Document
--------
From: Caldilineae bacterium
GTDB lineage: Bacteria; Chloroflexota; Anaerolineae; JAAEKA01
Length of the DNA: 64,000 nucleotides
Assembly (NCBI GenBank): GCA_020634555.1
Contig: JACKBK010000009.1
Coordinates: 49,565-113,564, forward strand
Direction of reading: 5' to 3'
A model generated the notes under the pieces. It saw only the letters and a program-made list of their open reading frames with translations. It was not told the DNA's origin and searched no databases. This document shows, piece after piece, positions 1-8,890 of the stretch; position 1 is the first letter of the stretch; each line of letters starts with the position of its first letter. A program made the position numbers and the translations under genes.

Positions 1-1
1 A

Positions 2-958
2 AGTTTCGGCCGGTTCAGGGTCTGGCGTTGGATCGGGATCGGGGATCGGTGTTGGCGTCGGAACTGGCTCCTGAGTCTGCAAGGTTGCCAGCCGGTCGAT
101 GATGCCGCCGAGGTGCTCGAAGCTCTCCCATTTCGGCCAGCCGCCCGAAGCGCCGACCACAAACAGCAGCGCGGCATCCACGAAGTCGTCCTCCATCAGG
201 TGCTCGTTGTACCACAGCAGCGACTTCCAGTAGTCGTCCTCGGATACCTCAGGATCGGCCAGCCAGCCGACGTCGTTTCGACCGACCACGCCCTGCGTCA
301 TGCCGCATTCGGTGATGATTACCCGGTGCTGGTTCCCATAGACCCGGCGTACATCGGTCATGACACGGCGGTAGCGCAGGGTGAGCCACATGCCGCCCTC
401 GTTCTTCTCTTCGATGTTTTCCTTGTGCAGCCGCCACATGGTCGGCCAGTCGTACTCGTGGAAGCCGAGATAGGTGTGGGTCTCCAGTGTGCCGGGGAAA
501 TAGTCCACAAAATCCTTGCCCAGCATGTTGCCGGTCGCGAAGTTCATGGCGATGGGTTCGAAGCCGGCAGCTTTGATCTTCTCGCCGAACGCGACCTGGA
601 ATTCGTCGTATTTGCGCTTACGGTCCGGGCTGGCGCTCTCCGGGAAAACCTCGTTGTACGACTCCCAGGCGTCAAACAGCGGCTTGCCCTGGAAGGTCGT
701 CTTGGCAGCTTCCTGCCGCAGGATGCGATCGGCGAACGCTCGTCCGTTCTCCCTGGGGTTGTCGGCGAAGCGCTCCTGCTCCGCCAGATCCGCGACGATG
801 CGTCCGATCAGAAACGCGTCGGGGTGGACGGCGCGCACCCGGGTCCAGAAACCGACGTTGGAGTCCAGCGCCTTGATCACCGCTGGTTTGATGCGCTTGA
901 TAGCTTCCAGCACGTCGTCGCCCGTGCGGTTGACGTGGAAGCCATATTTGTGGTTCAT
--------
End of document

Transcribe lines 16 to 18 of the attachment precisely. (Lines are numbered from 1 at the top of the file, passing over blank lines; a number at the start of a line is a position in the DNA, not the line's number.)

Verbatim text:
401 GTTCTTCTCTTCGATGTTTTCCTTGTGCAGCCGCCACATGGTCGGCCAGTCGTACTCGTGGAAGCCGAGATAGGTGTGGGTCTCCAGTGTGCCGGGGAAA
501 TAGTCCACAAAATCCTTGCCCAGCATGTTGCCGGTCGCGAAGTTCATGGCGATGGGTTCGAAGCCGGCAGCTTTGATCTTCTCGCCGAACGCGACCTGGA
601 ATTCGTCGTATTTGCGCTTACGGTCCGGGCTGGCGCTCTCCGGGAAAACCTCGTTGTACGACTCCCAGGCGTCAAACAGCGGCTTGCCCTGGAAGGTCGT